War of the Rebellion: Serial 040 Page 0132 N. VA., W. VA., MD., AND PA. Chapter XXXVII.

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gade composed principally of infantry on the Harper's Ferry side of the river. Both these regiments are now on the Maryland side. The only change I suggest in the plan proposed is to allow one or both of the batteries of light artillery to remain on duty with Kenly's brigade on the Virginia side, where they could probably be of more service than on the Heights.

The Fourteenth Pennsylvania Cavalry, Colonel J. N. Schoonmaker, is not mentioned, but it is presumed that it will be included in the First Brigade.

Owing to the very bitter feeling which is reported to exist between the officers and men of the Twenty-third Illinois and the Second Potomac Home Brigade, occasioned by a conflict between the provost-guard in Cumberland and some men of the Twenty-third, resulting in the death of one of the latter, which affair is about to undergo an investigation before a general court-martial, it is probable that the arrangement proposed in the Fourth Brigade will not work so harmoniously as it ought; and yet, without a change of position, it is not seen how a better arrangement can be made.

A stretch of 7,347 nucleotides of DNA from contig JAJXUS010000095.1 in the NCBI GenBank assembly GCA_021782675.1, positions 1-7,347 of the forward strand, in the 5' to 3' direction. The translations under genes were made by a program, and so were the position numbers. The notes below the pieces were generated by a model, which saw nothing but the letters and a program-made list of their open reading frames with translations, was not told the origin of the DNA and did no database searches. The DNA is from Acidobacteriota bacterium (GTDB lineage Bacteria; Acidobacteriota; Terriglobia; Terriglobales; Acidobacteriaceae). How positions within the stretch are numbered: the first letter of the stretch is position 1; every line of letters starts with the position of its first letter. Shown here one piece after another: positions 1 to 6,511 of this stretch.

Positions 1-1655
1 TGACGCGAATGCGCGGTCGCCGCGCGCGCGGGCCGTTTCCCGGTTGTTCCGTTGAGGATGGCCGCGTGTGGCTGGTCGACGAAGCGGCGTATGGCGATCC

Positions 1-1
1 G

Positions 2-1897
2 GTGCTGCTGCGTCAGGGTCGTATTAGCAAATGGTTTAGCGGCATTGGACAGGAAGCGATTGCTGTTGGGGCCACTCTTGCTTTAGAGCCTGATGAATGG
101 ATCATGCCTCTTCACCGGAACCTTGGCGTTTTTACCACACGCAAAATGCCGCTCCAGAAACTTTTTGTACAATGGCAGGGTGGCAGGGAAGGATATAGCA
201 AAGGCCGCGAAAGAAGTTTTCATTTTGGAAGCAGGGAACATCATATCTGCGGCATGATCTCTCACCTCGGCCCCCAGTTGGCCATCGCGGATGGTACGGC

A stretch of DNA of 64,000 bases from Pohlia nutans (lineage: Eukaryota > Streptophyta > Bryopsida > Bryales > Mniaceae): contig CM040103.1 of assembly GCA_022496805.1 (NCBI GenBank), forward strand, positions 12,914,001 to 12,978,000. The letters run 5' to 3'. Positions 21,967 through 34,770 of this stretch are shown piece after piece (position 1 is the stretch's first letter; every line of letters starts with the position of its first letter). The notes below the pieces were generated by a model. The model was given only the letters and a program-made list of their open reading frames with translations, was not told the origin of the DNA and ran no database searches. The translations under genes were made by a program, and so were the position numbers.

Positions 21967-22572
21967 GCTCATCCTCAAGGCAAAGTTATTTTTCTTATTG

The Twelfth Pennsylvania Cavalry, ordered to General Milroy, will be relieved by Major Cole's battalion, Potomac Home Brigade, in pursuance of your telegram of yesterday.

I am, very respectfully, your obedient servant,




Washington, March 7, 1863.

Major-General SCHENCK,


GENERAL: The substance of your dispatch* in regard to Winchester was telegraphed to General Hooker, who replied that no considerable forces of the enemy could possibly be in front of General Milroy, and that he was probably "stampeded," as usual. General Milroy seems to be a very unreliable man, and hardly fit for such a position. Can you not make a better disposition of him?

In regard to reconstructing the railroad to Winchester, the Secretary of War is of opinion that to do so at the present time would be a mere waste of public money.

I have already communicated to you my opinion in regard to Winchester. It is a mere post of observation, or, in military phrase, a post in the air. The Upper Potomac is a mere line of defense, not a base of operations. It is, therefore, injudicious to risk any large number of troops at Winchester, and these must retire if there be any serious danger that the enemy will cut them off from Harper's Ferry.

General Milroy's plan of operations is contrary to every military rule. To move on army up the Shenandoah while Hooker operated from the Rappahannock, would be to repeat the same old error of distant parallel lines, with the enemy between them, ready to concentrate upon and crush our divided forces.

Very respectfully, your obedient servant,




*Not found.